Scatterplots and Speech Therapy

I have been looking for an opportunity to try out this neat spread sheet for creating scatterplots as an alternative to the standard bar graph as a way of presenting the results of a treatment trial. This week the American Journal of Speech-Language Pathology posted our manuscript “A randomized trial of twelve-week interventions for the treatment of developmental phonological disorder in francophone children”. In the paper we compare outcomes (speech production accuracy and phonological awareness) for the four experimental groups in comparison to a no-treatment group using the standard bar graphs. Weissberger et al disparage this presentation as “visual tables” that mask distributional information. They provide a spreadsheet that allows the researcher to represent data so that the underlying individual scores can be seen. I am going to show some of the speech accuracy data from the new paper that Françoise and I have just published in this form.

In our trial we treated 65 four-year-old francophone children. Each child received the same treatment components: 6 one hour individual therapy sessions targeting speech accuracy, delivered once per week in the first six weeks; followed by 6 one hour group therapy sessions targeting phonological awareness, delivered once per week in the second six weeks; simultaneously in the second six weeks, parents received a parent education program. The nature of the individual therapy and parent education programs was varied however with children randomly assigned to four possible combinations of intervention as follows: Group 1 (Output-oriented Individual Intervention and Articulation Practice Home Program); Group 2 (Output-oriented Individual Intervention and Dialogic Reading Home Program); Group 3 (Input-oriented Individual Intervention and Articulation Practice Home Program); Group 4 (Input-oriented Individual Intervention and Dialogic Reading Home Program). The Output Oriented Individual Intervention and the Articulation Practice Home Program components focused on speech production practice so this was a theoretically consistent combination. The Input Oriented Individual Intervention and the Dialogic Reading Home Program included procedures for providing high quality inputs that required the child to listen carefully to those inputs with no explicit focus on speech accuracy; the child might be required to make nonverbal responses or might choose to make verbal responses but adult feedback would be focused on the child’s meaning rather than on speech accuracy directly. This combination was also theoretically consistent. The remaining two combinations mix and match these components in a way that was not theoretically consistent. All four interventions were effective relative to the no-treatment control but the theoretically consistent combinations were the most effective. The results are shown in bar graphs in Figures 2 and 3 of the paper.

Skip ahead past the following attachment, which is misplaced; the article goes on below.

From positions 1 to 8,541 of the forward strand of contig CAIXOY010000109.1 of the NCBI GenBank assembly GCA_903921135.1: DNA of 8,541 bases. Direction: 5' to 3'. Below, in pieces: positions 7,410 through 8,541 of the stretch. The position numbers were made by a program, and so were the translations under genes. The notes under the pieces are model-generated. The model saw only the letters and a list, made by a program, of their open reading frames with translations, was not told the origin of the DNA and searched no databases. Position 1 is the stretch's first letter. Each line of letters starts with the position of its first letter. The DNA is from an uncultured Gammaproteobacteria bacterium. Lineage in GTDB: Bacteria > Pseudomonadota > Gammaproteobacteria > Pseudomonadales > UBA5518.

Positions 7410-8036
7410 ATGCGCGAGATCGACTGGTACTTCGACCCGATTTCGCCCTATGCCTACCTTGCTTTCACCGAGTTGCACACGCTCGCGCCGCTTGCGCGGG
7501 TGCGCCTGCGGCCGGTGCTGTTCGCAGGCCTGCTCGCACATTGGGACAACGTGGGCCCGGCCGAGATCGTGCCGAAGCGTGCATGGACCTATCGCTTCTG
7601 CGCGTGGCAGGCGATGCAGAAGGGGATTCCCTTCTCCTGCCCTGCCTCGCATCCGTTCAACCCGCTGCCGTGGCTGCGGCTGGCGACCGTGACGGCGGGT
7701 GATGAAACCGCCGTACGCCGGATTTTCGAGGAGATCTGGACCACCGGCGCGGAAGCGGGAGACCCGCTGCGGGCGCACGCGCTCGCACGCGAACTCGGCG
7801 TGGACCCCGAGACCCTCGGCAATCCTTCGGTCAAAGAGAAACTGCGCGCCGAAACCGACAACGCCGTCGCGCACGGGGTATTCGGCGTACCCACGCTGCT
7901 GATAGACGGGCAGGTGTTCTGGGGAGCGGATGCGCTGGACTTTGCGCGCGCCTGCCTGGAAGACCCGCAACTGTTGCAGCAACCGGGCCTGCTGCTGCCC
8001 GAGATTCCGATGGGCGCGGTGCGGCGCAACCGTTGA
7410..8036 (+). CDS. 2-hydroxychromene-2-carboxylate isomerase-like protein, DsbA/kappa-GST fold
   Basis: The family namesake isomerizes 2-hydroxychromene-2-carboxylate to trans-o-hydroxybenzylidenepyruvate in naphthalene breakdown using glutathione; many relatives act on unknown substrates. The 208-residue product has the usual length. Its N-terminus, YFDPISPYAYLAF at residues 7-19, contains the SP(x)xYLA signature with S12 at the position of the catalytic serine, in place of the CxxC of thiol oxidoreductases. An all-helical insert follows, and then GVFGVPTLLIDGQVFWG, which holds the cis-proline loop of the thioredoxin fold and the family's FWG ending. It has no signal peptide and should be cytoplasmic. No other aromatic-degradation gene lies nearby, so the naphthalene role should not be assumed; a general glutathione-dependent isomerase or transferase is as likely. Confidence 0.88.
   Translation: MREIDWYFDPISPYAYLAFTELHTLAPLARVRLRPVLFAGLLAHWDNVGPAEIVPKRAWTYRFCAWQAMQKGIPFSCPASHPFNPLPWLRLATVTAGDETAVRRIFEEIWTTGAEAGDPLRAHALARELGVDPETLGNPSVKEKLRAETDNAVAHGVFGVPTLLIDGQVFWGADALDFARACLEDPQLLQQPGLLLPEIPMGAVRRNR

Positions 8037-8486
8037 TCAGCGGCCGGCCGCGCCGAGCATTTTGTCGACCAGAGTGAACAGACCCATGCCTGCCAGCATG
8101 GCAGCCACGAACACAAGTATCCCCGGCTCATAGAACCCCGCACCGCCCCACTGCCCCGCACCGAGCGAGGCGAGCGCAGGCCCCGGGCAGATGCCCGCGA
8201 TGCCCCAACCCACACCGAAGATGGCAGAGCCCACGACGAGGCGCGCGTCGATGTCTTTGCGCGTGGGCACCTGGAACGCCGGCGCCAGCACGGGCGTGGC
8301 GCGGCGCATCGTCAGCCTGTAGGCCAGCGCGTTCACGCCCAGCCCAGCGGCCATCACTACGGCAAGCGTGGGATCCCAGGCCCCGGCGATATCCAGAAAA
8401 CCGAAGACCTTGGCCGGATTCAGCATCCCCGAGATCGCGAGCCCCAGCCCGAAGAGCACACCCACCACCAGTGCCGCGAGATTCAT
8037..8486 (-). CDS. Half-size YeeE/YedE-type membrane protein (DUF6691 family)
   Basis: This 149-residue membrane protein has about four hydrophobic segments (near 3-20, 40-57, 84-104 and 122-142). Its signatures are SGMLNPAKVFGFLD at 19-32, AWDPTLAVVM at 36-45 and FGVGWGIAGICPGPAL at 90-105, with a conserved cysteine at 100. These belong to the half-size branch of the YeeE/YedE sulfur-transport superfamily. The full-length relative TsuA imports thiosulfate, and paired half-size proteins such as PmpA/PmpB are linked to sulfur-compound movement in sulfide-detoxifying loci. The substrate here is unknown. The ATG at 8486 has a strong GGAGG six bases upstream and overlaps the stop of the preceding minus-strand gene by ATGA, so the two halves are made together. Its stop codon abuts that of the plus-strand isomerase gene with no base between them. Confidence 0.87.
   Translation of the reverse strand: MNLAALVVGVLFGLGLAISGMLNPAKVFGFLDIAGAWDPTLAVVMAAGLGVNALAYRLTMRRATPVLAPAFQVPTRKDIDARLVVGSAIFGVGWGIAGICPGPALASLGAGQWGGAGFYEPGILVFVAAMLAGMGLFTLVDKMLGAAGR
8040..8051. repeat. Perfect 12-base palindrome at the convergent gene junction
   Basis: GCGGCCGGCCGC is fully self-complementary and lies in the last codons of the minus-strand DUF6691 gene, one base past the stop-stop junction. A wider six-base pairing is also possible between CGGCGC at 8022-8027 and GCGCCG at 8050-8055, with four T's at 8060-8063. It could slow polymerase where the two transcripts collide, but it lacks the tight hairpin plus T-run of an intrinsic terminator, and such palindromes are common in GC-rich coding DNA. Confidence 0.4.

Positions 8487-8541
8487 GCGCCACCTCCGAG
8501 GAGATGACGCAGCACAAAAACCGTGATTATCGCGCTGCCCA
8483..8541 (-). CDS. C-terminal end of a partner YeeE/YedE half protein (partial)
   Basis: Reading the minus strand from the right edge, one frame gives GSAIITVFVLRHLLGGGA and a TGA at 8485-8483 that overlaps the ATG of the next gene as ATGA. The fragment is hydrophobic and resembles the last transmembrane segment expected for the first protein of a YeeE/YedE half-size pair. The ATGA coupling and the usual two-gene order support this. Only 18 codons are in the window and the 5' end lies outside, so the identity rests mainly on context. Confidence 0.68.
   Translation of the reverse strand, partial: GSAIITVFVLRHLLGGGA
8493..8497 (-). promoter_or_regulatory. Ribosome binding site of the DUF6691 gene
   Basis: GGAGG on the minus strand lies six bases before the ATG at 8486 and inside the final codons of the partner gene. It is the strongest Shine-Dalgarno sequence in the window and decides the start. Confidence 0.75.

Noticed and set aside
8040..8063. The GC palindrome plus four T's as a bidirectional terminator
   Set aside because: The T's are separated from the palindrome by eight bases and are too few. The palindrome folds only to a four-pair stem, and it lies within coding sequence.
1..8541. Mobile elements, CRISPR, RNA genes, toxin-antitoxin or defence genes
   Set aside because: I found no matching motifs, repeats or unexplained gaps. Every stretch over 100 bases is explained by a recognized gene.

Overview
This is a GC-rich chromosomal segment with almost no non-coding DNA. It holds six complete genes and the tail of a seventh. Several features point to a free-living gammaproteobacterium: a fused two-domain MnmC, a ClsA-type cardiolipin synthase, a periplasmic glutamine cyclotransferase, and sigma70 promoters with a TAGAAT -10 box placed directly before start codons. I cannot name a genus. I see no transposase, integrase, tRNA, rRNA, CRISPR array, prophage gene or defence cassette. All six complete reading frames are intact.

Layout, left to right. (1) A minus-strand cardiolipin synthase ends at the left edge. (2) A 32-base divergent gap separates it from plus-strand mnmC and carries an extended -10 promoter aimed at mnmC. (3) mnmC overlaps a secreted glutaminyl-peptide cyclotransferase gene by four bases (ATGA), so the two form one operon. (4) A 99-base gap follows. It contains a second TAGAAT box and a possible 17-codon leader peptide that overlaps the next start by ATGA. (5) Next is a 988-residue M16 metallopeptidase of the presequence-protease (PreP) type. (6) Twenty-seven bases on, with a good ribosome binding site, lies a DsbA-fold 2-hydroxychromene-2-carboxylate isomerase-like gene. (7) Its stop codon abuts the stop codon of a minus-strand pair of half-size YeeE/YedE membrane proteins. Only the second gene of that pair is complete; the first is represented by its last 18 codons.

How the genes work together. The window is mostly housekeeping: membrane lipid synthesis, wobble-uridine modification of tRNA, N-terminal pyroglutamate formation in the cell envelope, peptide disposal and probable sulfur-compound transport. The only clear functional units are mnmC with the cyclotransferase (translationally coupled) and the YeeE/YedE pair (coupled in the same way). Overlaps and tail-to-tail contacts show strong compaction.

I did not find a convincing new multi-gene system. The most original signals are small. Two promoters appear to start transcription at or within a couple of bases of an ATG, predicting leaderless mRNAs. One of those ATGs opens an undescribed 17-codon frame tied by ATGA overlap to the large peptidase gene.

Here I will represent the results for the two theoretically consistent conditions in comparison to the no-treatment control condition, using the Weissberger Paired Data Scatterplot Template to represent the pre- to post-treatment changes in Percent Consonants Correct (PCC) scores on our Test Francophone de Phonologie. The first chart shows the data for the Input Output Oriented/Articulation Practice intervention (Group 1) compared to the no-treatment group (Group 0). You might be surprised by how high the scores are for some children pre-treatment; this is normal for French because expectations for consonant accuracy are higher in French than in English because consonants are mastered at an earlier age even although syllable structure errors persist and may not be mastered until first or second grade. The important observations are that the difference scores for the no-treatment group are tightly clustered around 0 whereas the difference scores in the treated group are spread out with the average (median) amount of change being 7 points higher than 0.

Group 0 v 1

Next I show the same comparison for the Output Input Oriented/Dialogic Reading intervention (Group 4) in comparison to Group 0. In this case the median of the difference scores is 9, slightly higher than for Group 1, possibly because the pretreatment scores are lower for this group. In any case, it is clear that a treatment effect is observed for both combinations of interventions which is striking because in one group the children practiced speech with direct feedback from the SLP and parent about their speech accuracy whereas in the other group direct speech practice and feedback about speech accuracy was minimal!

Group 0 v 4.

Do these scatterplots provide any additional information relative to the traditional bar charts that are shown in the AJSLP paper? One thing that is clearer in this representation is that there are children in Group 1 and in Group 4 who did not respond to the treatment. Randomized control trials tell us about the effectiveness of interventions on average. They can help me as a researcher suggest general principles (such as, given a short treatment interval, a theoretically consistent intervention is probably better than an “eclectic” one). As a speech-language pathologist however you must make the best choice of treatment approach for each individual child that walks into your treatment room. Providing an evidence base to support those decisions requires access to large research grants for very very large multi-site trials. There is only so much we can learn from small trials like this.